Fighting AMR through optimisation
Alison Holmes is Professor of Infectious Diseases at Imperial College London and has a longstanding clinical research career with an acute interest in antibiotic use. Professor Holmes spoke with Hospital Times Editor David Duffy on a new initiative she is leading to help preserve the current crop of antibiotics.
Our antibiotics are rapidly becoming redundant in the face of ever more sophisticated drug resistant infections. The consequences of inaction will be nothing short of disastrous. According to official estimates, there were 52,971 antibiotic-resistant infections recorded across the UK in 2015 and 2,172 deaths.
The UK Government has launched several initiatives over the past year to fight antimicrobial resistance (AMR), the most recent of which is a new proposal that would incentivise companies to invest in new antibiotic development.
However, with the last class of antibiotic being brought to market in 1984, few will be holding their breath for a new crop on the horizon any time soon.
“There has been a huge focus of late to create new antibiotics,” says Professor Holmes, “but if we are relying on this then we are going to be waiting for an extremely long time.”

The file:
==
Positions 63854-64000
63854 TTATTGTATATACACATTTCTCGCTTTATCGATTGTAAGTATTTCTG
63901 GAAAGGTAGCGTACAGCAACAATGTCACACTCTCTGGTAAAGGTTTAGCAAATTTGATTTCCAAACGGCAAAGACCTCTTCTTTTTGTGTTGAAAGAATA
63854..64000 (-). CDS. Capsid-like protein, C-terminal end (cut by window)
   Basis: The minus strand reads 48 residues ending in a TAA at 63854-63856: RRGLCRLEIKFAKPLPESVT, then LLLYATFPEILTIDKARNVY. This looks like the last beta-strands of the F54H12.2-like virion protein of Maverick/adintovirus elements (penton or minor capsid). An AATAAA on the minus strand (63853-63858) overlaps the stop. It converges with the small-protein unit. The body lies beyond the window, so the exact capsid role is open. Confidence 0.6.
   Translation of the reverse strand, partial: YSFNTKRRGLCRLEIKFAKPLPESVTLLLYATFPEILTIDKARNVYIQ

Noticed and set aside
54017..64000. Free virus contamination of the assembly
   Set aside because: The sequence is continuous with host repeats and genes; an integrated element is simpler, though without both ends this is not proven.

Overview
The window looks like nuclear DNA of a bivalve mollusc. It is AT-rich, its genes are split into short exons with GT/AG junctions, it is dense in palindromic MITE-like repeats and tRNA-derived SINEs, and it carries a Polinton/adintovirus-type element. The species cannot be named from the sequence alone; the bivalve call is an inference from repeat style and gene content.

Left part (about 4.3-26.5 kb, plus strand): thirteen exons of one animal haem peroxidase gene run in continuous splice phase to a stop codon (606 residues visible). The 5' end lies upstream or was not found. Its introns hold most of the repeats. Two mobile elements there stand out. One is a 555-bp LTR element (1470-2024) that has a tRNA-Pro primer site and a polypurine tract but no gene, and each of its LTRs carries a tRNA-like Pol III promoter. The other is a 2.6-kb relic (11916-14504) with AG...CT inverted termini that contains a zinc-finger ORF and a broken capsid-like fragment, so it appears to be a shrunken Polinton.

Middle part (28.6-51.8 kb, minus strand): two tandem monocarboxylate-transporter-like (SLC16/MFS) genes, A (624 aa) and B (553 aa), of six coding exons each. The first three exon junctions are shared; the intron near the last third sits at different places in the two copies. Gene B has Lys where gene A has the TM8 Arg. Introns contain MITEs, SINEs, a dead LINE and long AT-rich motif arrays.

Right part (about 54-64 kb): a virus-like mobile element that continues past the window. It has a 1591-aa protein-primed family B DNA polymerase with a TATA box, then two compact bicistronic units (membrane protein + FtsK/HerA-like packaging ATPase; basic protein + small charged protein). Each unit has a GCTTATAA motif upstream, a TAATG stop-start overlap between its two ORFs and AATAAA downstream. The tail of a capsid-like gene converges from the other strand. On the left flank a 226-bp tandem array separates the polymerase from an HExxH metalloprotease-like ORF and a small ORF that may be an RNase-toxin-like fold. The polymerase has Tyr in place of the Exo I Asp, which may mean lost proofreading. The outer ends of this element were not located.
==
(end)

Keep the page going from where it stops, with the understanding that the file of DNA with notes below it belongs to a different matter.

Therefore, experts warn that the medical community must look for every opportunity to enhance antibiotic optimisation, ensuring that antibiotics are only administered when necessary and beneficial, and with the appropriate agent, dose and duration of treatment required.
“While we are waiting for new antimicrobials to be developed, we need to take a look at what we can be doing in the meantime,” says Professor Holmes.
It is within this context that the Centre for Antimicrobial Optimisation (CAMO) was formed. The centre was made possible thanks to the £4 million funding boost from the government, which is part of a wider Department of Health initiative to fight AMR.
The centre brings together a highly specialist, multidisciplinary team to support and deliver research into improving antimicrobial optimisation and overall infection management.
Professor Holmes has been tasked with leading the organisation. Her team will consist of clinical experts, along with specialists in bioengineering, chemistry, artificial intelligence, data management and diagnostics. “These disciplines are brought together in an environment in which they can work across disciplines and methodologies,” says Professor Holmes. “We want to see science working hand–in–hand with clinical objectives.”
“I’m extremely lucky to be working within an institute where we are able to work across multiple clinical and public health needs, and doing so with cutting edge research,” says Professor Holmes.
She believes the groundwork has already been laid for CAMO, supplementing flagship research by the college in support of delivering innovative technologies to help adherence to AMR stewardship guidelines.
Developing dynamic clinical pathways